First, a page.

Classical Stage European Sources of Sociological Theory
From the very beginning people have always been immersed in their social worlds and have influenced one another, both intentionally and unintentionally, in various ways, positive and negative. Their relationships, whether cooperative or competitive, long-term or short-term, have always involved common sense theoretical assumptions regarding why different people behave as they do and how they should adapt to one another or organize themselves for some common purpose. This applies to face-to-face relationships as well as larger social systems. Many of these implicit assumptions and beliefs, which may vary greatly in different societies or different groups within a society, tend to be passed along from generation to generation as parents socialize their children.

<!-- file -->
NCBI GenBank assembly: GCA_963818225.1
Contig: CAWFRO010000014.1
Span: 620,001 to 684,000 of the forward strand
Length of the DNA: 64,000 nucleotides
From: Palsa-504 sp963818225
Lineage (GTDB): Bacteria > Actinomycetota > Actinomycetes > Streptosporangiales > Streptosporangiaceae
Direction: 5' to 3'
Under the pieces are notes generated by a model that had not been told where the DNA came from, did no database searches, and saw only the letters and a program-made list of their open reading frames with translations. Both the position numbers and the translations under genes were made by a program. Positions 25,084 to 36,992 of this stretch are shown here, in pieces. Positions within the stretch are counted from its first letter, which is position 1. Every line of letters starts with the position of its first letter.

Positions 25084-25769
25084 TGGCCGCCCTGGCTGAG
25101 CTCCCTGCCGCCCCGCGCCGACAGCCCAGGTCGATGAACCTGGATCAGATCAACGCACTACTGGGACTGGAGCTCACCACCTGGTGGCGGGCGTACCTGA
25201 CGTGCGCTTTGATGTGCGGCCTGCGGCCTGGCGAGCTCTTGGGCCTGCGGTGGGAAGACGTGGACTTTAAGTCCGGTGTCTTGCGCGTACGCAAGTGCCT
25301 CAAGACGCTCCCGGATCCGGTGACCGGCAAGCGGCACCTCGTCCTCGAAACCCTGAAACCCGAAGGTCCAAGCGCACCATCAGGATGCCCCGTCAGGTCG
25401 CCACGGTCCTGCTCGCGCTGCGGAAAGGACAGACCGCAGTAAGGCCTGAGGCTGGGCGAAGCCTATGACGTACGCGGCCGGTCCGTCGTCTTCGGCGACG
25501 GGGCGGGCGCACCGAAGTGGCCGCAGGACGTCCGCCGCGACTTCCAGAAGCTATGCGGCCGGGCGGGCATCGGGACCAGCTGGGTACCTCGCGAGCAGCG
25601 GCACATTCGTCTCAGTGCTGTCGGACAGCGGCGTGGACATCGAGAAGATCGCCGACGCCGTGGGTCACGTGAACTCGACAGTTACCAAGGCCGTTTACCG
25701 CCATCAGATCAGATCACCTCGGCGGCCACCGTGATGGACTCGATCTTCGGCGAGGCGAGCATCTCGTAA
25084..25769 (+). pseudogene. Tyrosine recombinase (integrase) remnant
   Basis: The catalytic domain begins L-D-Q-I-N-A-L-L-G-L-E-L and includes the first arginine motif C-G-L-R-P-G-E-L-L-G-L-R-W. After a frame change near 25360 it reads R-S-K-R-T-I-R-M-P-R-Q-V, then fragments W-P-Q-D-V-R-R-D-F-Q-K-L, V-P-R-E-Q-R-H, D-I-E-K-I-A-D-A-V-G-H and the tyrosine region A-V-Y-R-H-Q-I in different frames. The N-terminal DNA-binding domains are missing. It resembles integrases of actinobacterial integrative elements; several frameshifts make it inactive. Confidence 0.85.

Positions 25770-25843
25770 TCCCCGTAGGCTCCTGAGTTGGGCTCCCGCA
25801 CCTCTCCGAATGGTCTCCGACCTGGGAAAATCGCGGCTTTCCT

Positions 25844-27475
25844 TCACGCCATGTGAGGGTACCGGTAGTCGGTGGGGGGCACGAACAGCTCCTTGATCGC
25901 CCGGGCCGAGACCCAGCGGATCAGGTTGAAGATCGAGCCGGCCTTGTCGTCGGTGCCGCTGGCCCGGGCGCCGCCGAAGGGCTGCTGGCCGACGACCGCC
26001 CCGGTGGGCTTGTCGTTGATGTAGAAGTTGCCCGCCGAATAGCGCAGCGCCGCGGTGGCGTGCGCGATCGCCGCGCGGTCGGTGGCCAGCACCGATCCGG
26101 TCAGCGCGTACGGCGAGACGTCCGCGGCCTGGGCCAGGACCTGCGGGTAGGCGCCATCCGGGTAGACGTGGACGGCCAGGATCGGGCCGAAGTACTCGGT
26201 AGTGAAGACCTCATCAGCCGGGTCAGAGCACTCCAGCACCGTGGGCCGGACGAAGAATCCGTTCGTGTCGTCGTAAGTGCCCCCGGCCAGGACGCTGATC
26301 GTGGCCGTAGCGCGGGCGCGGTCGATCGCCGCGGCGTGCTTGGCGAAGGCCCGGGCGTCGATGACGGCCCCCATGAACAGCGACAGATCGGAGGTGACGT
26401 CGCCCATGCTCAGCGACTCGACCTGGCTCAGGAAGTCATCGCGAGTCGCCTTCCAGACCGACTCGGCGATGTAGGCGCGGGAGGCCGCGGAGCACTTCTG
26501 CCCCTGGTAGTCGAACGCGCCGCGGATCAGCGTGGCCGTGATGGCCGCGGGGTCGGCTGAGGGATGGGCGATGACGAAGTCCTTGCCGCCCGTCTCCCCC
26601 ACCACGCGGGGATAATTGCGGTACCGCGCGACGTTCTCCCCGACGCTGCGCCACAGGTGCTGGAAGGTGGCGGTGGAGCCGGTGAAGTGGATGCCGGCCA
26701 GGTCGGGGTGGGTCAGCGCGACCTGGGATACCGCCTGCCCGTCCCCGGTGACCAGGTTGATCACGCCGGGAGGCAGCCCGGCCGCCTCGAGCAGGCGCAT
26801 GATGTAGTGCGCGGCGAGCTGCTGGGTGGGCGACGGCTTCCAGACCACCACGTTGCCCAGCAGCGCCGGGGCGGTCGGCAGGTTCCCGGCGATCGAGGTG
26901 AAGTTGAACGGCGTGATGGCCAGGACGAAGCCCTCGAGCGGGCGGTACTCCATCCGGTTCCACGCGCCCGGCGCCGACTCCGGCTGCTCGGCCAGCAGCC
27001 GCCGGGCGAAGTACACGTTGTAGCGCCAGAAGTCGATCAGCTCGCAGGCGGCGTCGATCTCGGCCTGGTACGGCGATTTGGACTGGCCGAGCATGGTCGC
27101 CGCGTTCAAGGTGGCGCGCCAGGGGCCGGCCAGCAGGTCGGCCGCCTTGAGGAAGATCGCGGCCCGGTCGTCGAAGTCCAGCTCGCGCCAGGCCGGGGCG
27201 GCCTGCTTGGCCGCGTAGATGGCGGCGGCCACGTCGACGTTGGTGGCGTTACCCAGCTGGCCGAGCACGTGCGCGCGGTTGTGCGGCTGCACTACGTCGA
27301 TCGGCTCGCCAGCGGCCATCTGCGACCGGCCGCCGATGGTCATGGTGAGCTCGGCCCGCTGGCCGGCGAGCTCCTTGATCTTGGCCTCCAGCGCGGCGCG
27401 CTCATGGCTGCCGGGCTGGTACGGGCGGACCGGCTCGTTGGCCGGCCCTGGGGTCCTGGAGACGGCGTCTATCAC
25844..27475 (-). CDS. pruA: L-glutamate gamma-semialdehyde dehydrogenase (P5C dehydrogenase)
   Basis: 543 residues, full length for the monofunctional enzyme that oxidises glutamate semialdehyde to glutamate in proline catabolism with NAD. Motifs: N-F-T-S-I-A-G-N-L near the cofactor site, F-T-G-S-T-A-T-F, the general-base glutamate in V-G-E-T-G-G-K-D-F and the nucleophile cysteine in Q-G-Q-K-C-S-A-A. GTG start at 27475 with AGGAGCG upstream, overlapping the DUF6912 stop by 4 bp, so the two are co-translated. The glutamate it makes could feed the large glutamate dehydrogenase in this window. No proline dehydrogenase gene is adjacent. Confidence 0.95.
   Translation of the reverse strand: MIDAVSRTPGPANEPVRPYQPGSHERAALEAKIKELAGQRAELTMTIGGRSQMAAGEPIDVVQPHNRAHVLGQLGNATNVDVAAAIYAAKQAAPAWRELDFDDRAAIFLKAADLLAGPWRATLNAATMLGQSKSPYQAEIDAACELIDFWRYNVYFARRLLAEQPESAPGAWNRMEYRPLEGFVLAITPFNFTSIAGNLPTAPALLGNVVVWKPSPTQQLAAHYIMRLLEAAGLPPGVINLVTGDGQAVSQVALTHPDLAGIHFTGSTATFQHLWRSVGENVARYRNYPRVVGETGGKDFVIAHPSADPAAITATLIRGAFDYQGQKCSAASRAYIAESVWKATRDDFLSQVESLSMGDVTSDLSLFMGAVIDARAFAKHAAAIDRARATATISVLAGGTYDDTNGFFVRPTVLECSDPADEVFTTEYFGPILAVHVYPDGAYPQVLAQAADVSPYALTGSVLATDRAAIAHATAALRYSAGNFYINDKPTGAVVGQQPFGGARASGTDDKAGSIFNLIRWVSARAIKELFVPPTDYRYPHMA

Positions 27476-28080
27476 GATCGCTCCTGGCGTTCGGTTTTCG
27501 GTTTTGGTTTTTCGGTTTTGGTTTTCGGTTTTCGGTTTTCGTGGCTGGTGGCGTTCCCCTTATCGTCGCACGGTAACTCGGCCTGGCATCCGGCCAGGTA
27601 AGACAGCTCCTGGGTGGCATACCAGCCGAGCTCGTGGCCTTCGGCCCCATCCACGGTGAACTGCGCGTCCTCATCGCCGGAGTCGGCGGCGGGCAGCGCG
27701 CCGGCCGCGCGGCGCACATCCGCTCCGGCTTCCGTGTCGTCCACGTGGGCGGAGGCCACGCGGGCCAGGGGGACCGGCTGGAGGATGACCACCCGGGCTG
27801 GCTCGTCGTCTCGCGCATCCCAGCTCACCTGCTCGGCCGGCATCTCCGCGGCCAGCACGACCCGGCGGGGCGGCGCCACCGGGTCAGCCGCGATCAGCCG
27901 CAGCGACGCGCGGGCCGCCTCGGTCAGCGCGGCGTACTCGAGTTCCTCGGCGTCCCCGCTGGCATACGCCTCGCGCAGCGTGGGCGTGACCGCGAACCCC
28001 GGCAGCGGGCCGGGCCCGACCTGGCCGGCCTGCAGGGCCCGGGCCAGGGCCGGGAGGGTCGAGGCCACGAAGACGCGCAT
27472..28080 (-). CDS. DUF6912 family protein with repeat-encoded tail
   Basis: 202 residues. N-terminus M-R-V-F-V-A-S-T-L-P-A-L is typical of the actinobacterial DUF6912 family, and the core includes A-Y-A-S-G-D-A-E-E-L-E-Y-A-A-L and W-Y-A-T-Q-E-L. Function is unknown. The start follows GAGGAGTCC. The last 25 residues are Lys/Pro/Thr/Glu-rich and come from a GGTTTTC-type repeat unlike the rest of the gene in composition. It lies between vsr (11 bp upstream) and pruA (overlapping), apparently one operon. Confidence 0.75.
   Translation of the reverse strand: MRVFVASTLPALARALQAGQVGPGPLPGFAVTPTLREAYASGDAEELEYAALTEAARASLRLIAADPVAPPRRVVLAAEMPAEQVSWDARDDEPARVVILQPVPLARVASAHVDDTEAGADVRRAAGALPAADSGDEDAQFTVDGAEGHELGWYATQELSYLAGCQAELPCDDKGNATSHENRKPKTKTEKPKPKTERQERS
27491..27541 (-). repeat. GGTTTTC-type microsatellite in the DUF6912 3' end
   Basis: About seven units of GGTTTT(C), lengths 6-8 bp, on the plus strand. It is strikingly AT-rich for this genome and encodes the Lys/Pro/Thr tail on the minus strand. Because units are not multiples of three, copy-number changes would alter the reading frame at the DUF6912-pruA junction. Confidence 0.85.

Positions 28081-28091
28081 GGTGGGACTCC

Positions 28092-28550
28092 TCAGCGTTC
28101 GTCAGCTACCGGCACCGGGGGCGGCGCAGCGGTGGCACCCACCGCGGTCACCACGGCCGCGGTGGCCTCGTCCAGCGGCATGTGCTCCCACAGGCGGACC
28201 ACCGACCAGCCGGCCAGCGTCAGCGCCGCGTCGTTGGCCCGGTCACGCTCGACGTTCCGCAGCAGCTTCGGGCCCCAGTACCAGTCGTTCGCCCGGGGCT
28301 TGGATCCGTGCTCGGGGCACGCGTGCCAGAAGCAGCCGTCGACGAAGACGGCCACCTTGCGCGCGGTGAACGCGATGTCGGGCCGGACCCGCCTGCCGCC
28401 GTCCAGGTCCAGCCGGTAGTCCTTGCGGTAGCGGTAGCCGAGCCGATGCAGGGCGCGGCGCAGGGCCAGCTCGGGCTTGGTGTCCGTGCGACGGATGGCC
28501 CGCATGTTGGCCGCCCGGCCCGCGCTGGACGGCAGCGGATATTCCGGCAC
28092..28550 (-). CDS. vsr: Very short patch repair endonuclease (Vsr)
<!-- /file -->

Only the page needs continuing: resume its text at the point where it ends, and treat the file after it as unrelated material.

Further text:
Social and intellectual background—This section will highlight the growth of science and the transformation from traditional to modern society as helping stimulate the development of sociology. The contributions of Auguste Comte will be described briefly, plus the transition from the eighteenth century faith in reason to the nineteenth century rediscovery of the persistence of nonrational features of social life.
Major European founders—This section will provide a highly selective review of the key contributions of Émile Durkheim, Karl Marx, Max Weber, and Georg Simmel to modern sociology.
Other important classical-stage theorists—In this section, the contributions of several additional pioneering theorists will be highlighted, including Harriet Martineau, Alexis de Tocqueville, Vilfredo Pareto, Ferdinand Tönnies, and Marianna Weber.
KeywordsModern Society Social Order Suicide Rate Social Integration Sociological Theory
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